In Parshat Vaetchanan, we learn about many specific mitzvot and then we are told (Dvarim 6:18) “Perform the upright and the good in God’s eyes, in order that you benefit, arrive in and inherit the good land that God swore to your forefathers.”
Rashi teaches that there are compromises that we need to make that go “lifnim meshurat hadin”, beyond what is outlined in the law.
We learn from here that the Torah is not just a rule book. We also have to put thought into the performance of the mitzvot. Even though the Torah may allow us to act a certain way, that doesn’t mean that we can’t be nicer and go beyond what the Torah commands us and do someone a favor or give them the benefit of the doubt.
There is an account in the Talmud, Bava Metzia 83a where Rabbah bar bar Hanna’s porters broke the jars that they were carrying. In theory, according to the contract, they should have been liable for the breakages. The porters asked Rav to plead their case. Rav told Rabbah bar bar Hanna that they should not have to pay for the damages and since they are poor men who worked hard all day they should be paid for their work, as it says in Mishlei (Proverbs) “In order that you may go in the way of the upright” and “You shall keep the paths of the righteous.”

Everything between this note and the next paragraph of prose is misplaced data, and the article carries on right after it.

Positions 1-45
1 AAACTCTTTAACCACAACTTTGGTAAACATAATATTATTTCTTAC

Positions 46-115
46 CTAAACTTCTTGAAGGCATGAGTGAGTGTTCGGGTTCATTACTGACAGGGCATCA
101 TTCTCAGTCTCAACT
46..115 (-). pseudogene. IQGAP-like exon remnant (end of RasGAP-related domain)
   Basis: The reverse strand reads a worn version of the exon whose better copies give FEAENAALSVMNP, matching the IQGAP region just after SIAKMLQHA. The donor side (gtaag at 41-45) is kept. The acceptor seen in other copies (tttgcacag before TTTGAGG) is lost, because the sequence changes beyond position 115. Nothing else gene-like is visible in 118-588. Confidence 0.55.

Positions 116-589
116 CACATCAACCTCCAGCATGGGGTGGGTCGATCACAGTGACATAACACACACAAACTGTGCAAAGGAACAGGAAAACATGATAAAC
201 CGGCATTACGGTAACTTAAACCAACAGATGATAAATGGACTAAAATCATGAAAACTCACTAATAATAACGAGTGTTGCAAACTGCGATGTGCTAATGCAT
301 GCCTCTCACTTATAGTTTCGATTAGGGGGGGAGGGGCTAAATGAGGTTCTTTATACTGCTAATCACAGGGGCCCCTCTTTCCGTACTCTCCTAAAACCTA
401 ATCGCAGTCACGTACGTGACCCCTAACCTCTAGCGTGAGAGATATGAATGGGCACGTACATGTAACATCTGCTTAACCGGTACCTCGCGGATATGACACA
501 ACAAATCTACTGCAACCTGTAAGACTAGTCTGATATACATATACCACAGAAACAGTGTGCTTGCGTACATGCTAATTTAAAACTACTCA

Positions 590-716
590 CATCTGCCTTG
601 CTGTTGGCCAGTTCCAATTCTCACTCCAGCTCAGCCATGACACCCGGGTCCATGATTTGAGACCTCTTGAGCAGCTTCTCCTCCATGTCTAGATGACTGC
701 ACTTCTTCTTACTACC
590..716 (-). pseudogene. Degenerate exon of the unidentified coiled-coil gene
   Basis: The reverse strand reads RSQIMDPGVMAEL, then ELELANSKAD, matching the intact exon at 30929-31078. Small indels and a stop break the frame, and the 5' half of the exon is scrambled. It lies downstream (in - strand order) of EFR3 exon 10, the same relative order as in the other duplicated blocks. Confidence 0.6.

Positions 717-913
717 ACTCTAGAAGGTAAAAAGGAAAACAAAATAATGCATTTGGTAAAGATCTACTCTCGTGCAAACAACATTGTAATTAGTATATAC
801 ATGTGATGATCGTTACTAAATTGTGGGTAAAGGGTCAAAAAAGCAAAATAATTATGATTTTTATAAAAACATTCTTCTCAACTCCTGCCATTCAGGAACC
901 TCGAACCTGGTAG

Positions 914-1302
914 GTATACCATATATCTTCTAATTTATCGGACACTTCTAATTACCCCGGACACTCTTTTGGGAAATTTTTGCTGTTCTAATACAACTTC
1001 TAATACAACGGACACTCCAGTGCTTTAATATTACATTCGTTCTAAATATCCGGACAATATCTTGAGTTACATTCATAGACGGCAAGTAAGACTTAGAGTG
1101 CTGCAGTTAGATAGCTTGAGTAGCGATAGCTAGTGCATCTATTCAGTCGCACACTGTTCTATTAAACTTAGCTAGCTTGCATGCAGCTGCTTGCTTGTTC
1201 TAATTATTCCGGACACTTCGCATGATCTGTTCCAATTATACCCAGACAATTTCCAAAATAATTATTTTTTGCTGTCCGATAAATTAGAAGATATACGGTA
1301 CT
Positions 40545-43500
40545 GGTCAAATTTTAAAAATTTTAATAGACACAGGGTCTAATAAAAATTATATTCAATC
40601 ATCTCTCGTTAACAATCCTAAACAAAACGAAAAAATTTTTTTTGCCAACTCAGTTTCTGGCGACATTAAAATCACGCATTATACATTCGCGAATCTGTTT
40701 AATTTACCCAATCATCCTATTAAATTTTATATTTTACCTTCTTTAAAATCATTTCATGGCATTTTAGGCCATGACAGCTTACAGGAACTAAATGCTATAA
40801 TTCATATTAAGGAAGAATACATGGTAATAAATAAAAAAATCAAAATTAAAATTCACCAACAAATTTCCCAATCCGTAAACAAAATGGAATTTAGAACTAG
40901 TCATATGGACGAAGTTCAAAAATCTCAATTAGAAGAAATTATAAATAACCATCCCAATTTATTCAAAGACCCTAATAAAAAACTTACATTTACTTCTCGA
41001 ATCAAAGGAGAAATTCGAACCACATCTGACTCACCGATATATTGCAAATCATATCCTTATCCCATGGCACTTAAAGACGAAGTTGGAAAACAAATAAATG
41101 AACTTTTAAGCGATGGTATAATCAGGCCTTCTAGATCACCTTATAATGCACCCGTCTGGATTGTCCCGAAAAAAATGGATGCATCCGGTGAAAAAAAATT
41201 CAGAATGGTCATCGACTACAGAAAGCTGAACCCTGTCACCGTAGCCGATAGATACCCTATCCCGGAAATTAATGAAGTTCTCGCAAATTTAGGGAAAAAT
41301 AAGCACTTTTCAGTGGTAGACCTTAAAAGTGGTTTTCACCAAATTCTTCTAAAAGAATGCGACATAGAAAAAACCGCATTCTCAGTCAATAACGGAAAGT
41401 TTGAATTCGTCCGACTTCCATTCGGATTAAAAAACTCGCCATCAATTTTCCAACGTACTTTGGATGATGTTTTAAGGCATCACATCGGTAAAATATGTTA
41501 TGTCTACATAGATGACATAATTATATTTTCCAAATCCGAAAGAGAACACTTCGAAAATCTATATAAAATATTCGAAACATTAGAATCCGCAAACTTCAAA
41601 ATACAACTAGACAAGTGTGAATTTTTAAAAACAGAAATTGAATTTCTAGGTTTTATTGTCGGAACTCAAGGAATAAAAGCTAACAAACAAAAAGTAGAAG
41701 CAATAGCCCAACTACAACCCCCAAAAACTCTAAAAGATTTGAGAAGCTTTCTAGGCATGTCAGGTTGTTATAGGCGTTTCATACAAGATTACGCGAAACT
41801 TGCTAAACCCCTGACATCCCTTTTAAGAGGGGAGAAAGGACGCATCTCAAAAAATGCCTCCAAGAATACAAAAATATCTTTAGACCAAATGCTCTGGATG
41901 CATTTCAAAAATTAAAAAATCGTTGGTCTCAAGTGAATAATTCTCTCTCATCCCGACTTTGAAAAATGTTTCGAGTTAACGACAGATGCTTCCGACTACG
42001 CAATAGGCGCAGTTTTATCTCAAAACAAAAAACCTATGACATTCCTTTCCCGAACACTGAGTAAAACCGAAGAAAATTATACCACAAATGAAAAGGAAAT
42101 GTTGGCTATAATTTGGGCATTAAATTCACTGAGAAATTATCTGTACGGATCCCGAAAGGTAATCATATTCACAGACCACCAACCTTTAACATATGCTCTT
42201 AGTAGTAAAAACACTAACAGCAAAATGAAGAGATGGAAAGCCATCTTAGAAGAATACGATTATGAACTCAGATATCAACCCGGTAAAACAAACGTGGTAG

Not all proper behavior is listed in the Torah and we must therefore use our judgment.
For example, in Vayikra 19:2 we are commanded: “You shall be holy for I, God am holy.”
Ramban explains that even though certain things are allowed according to the Torah, like eating meat and drinking wine, that doesn’t mean that we should be a “naval birshut HaTorah”, “fool by authorization of the Torah”. We are holy when we drink a little wine, we are not holy when we get drunk as we see clearly in the accounts of Noach and Lot in Sefer Breisheet. We are allowed to eat meat but there is no reason to overdo it. The Torah does not list how many pieces of meat should be eaten at each meal, but each person needs to determine what is appropriate.
In the Talmud, Bava Metzia 30b we learn: “Said Rabbi Yochanan, Jerusalem was destroyed because they acted in accordance with the letter of the Torah and did not go beyond it.”
As we observe Shabbat Nachamu, the Shabbat of Comfort after Tisha B’Av, let us remember what Rabbi Yochanan said and work on rebuilding the Beit HaMikdash by helping others above and beyond what the letter of the law requires of us.”